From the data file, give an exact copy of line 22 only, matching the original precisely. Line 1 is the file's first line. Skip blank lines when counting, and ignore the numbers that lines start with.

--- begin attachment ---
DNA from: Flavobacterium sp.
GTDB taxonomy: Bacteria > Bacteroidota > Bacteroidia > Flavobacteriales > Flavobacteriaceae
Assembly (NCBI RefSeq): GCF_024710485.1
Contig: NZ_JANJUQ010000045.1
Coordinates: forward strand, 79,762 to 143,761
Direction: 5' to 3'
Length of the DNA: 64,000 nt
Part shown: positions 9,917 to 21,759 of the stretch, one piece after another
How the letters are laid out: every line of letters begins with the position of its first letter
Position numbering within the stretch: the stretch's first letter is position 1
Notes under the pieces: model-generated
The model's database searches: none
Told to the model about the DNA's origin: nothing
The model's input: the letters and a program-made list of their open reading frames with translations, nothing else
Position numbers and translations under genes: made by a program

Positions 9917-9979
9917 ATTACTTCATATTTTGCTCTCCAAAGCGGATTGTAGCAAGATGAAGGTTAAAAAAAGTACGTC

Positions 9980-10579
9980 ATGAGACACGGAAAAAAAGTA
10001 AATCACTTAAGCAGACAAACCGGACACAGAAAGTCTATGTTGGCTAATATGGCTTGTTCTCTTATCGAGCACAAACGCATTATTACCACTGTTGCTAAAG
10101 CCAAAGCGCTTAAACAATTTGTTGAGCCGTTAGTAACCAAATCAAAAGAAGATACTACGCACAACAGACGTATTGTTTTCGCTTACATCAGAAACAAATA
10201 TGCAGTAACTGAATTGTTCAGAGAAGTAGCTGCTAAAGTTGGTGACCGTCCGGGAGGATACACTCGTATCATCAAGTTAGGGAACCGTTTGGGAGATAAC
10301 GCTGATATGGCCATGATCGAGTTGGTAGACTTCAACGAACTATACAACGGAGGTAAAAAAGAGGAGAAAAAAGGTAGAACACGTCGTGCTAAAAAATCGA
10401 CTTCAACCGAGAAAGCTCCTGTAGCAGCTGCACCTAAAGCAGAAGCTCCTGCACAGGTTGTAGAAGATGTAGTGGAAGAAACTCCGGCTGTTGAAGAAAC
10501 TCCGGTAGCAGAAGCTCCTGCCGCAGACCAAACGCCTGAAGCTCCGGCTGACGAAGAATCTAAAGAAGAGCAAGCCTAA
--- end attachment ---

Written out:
10201 TGCAGTAACTGAATTGTTCAGAGAAGTAGCTGCTAAAGTTGGTGACCGTCCGGGAGGATACACTCGTATCATCAAGTTAGGGAACCGTTTGGGAGATAAC